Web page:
Personally, I'm not fond of ad hoc experience awards, as it may put too much pressure on players to stand out. Players contribute to the game in different ways, and while it's easy to single out dominant players or ones who are especially clever and funny, the contributions of quieter, introverted players may go unnoticed. Sure, GMs can use ad hoc experience awards to reward the less obvious contributions of quiet players, but that puts the onus on the game master to be constantly looking for opportunities to make experience awards, and some game masters might be okay with that, but I feel I have enough on my plate just running the adventure. I'm also not entirely fond of arbitrary group awards. There's certainly nothing wrong with this method, but I prefer having a yardstick to measure the group's success each session rather than just spit-balling a group award, and for that I like to use treasure.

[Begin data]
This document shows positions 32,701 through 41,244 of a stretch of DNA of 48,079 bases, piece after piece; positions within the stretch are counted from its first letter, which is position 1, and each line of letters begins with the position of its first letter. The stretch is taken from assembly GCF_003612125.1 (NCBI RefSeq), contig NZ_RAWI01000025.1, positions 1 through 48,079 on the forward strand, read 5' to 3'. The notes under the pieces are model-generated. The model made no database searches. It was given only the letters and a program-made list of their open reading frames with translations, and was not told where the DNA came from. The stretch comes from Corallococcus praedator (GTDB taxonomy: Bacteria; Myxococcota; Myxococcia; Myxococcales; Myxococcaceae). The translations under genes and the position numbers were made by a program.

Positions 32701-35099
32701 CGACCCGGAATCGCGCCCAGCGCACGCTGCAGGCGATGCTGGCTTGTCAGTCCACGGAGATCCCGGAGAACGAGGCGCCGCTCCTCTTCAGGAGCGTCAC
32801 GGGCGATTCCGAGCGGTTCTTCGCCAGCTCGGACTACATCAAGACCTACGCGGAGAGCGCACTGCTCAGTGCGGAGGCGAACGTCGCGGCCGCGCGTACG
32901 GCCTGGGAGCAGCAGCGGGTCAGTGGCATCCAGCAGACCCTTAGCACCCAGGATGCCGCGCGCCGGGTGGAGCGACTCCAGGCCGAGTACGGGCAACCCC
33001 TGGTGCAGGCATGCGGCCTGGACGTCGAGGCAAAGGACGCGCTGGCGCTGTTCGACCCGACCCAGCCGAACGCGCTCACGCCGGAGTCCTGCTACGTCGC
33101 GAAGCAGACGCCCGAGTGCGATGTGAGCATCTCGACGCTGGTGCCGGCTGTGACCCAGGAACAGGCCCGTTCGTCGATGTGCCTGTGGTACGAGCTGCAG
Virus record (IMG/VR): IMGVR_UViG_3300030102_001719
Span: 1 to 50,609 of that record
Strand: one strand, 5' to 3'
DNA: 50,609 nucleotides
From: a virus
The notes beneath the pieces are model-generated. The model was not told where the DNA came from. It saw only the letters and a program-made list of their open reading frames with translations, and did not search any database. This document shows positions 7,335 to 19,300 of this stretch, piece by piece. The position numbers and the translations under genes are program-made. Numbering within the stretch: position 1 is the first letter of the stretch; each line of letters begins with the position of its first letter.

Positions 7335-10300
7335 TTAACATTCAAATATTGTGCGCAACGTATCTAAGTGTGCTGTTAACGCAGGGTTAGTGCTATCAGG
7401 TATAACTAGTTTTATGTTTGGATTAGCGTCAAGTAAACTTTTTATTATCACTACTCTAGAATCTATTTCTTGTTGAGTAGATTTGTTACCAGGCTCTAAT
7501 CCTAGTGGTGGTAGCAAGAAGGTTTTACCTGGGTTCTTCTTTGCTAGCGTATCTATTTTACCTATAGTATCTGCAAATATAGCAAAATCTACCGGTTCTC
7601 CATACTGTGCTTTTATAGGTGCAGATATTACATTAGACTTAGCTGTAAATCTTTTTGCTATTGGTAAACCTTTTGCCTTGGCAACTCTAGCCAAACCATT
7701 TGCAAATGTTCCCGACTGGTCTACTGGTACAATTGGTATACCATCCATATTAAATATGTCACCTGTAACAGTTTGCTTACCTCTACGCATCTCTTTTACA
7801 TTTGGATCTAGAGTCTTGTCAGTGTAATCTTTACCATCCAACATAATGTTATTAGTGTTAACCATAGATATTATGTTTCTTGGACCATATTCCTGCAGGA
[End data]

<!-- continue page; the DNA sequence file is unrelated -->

By linking experience to treasure I'm letting the players know how they should be tackling the adventures. As anyone who has played it can attest, combat in TFT is deadly - more so than in most rpgs - and by awarding XP for treasure you let the players know that the only really important thing is coming home with the swag, no matter how they obtained it. So they're free to explore alternative avenues of wealth acquisition that doesn't necessarily force them through the gauntlet of combat. If they can use cunning or stealth to obtain a treasure horde, that's just as good as fighting their way through - better, actually, since they're more likely to make it out alive. It also influences the types of characters that players make. In my campaign you're going to see a lot of self-interested characters cut from the same mold as Conan, Fafhrd and the Gray Mouser, Han Solo, or Snake Plissken, and far fewer inspired by the likes of Sir Lancelot or Prince Valiant. Sure, characters in my games will still end up saving the world, but more due to circumstance than design, and because it's where they keep all their stuff.